In 10 years, the Offshore Wind Accelerator (OWA) has run over 150 projects supporting innovations that have led to both a significant reduction in the cost of energy and risk, whilst making offshore operations safer. To mark this milestone in R&D collaboration, we have selected 10 high impact innovations to showcase the breadth and depth of the programme.
In order to make the most efficient use of the wind resource when developing large wind farms, the turbulence intensity needs to be measured and modelled to fully understand wake losses and predict the maximum array efficiency limit. More accurate turbulence intensity predictions allow unnecessary costs to be eliminated from the foundation design and to reduce uncertainty.
As next generation wind farms are developed further offshore, significant cost savings can be achieved by refining the foundation design and making the turbines more reliable by having a more accurate means of predicting the wind turbulence and fatigue loading.
The OWA ran a project which validated and refined the Frandsen model for turbulence intensity in large wind farms by comparing data collected from the model with turbulence intensity measurements extracted from the Rødsand II and Greater Gabbard datasets. This project resulted in increased confidence in the efficiency of the Frandsen model. These learnings were applied to the Beatrice project allowing SSE to refine the designs and increase the certainty of their turbulence predictions and fatigue loading.
Computational models are widely used for wake loss predictions to support wind farm planning. These models not only allow developers to understand the optimal design of projects, they also allow developers to justify the predicted revenues to investors and funders. In July 2015, the OWA published a journal article which showed that the default wake loss uncertainty of 50 per cent was unnecessarily high and it would be more appropriate to apply an uncertainty of 25 per cent or less. A reduced default wake loss uncertainty has now been accepted by a wide range of institutions, and have also been applied to the Beatrice project among many others which has had a significant positive impact on the financing costs.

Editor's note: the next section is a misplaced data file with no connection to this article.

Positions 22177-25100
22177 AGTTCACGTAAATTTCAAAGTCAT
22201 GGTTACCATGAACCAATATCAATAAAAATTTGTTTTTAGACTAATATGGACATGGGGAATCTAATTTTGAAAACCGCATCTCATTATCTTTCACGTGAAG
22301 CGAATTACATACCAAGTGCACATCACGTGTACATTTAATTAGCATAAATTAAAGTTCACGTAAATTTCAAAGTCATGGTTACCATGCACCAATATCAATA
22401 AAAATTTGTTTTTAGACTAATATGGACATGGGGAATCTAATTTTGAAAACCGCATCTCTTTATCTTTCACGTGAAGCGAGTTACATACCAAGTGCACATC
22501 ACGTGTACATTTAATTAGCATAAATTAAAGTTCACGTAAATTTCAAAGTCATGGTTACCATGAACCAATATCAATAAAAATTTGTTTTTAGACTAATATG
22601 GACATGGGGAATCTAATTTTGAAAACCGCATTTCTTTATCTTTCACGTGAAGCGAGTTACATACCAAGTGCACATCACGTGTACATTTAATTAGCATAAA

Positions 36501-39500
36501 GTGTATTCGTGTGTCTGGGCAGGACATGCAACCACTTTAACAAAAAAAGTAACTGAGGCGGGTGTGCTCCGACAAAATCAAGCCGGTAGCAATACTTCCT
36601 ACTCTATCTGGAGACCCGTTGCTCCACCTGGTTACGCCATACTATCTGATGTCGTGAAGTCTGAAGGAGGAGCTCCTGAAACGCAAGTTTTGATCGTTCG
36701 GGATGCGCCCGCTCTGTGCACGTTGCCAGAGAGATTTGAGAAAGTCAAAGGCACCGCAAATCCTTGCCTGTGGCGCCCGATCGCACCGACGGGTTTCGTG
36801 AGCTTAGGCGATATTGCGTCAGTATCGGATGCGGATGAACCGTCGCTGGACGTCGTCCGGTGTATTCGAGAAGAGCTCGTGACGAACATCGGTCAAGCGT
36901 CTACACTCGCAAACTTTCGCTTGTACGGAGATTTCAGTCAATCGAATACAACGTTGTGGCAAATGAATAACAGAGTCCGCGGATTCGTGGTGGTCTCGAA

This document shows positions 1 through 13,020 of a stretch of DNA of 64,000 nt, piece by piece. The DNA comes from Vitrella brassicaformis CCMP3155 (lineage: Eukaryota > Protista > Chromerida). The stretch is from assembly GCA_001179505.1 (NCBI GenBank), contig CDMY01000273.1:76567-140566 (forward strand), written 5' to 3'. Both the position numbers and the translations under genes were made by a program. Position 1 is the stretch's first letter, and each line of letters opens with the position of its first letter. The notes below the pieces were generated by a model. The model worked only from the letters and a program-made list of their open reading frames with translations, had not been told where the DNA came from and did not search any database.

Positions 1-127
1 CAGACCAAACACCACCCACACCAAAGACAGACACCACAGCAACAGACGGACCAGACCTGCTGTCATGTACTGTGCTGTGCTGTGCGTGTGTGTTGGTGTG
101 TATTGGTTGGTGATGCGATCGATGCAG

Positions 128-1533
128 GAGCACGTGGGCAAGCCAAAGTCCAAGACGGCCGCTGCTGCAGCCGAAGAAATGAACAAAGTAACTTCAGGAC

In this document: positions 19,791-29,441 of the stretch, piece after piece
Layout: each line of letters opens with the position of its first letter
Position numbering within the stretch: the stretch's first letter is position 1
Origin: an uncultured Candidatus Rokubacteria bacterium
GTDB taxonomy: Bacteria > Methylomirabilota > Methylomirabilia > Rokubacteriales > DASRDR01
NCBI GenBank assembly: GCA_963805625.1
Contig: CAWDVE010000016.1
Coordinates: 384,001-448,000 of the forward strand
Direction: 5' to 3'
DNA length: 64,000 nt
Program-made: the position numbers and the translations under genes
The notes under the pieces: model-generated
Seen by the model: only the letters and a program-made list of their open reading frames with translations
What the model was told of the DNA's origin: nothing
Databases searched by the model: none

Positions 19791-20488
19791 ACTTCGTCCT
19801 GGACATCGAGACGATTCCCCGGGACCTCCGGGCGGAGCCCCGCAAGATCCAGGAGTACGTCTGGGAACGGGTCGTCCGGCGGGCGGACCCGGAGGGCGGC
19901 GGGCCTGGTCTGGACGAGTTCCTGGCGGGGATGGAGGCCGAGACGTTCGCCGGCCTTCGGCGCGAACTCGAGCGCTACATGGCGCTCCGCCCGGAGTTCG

Wake models are used during the development process to understand the likely yield from a wind farm. Ansys’ Windmodeller is an example of a wake model that is widely used by the industry to help understand the theoretical wind flow through wind farms. In practice, the application of models like Windmodeller varies by user, making the results inconsistent. In order to increase understanding of how best to apply the model and ensure it is used effectively to get the best results, the OWA developed a detailed guide to provide support for an effective and consistent approach to using these models, including Windmodeller, which was used on the Beatrice project.
The Offshore Transformer Module (OTM®) concept reduces an Offshore Platform (OSP) down to its bare essentials and places the substation components on smaller substructures. The solution removes the need for large heavy lift vessels to install the large OSP foundations and their topsides, and opens up the potential to utilise smaller and more cost-effective vessels. In 2015, the OWA launched a study to further investigate the benefits of the OTM® concept, and a project to support the market introduction of OTM® technology. The project investigated the engineering and regulatory challenges faced during design and refinement to allow a better industry understanding and acceptance of this cost saving solution.
The first two of these pioneering designs were designed and installed by STDL on the Beatrice project in 2018.
Development of offshore wind farms has led to the need for specialist vessels to transfer workforce and equipment safely to and from the turbines during both the construction and O&M phases. Performance characteristics of these vessels vary considerably, leading wind farm developers to consider the need for a better understanding of vessel performance, not only to improve the relationship between the charter rates of CTVs to their operational capabilities, but also to increase vessel availability in more challenging environmental conditions.
The P-plot method of recording vessel performance during transit and at the point of transfer will be carried out at Beatrice to monitor O&M vessels.
The ensuing research, run through the OWA, developed a standardised sea trial programme and subsequently undertook sea trials for a range of CTVs. This led to a better understanding of performance for a range of vessels, including how CTVs interact with inclined boat landings on turbines, as opposed to the standard vertical landings.
This article is part of 10 years, 10 innovations: A summary of the impact of the Offshore Wind Accelerator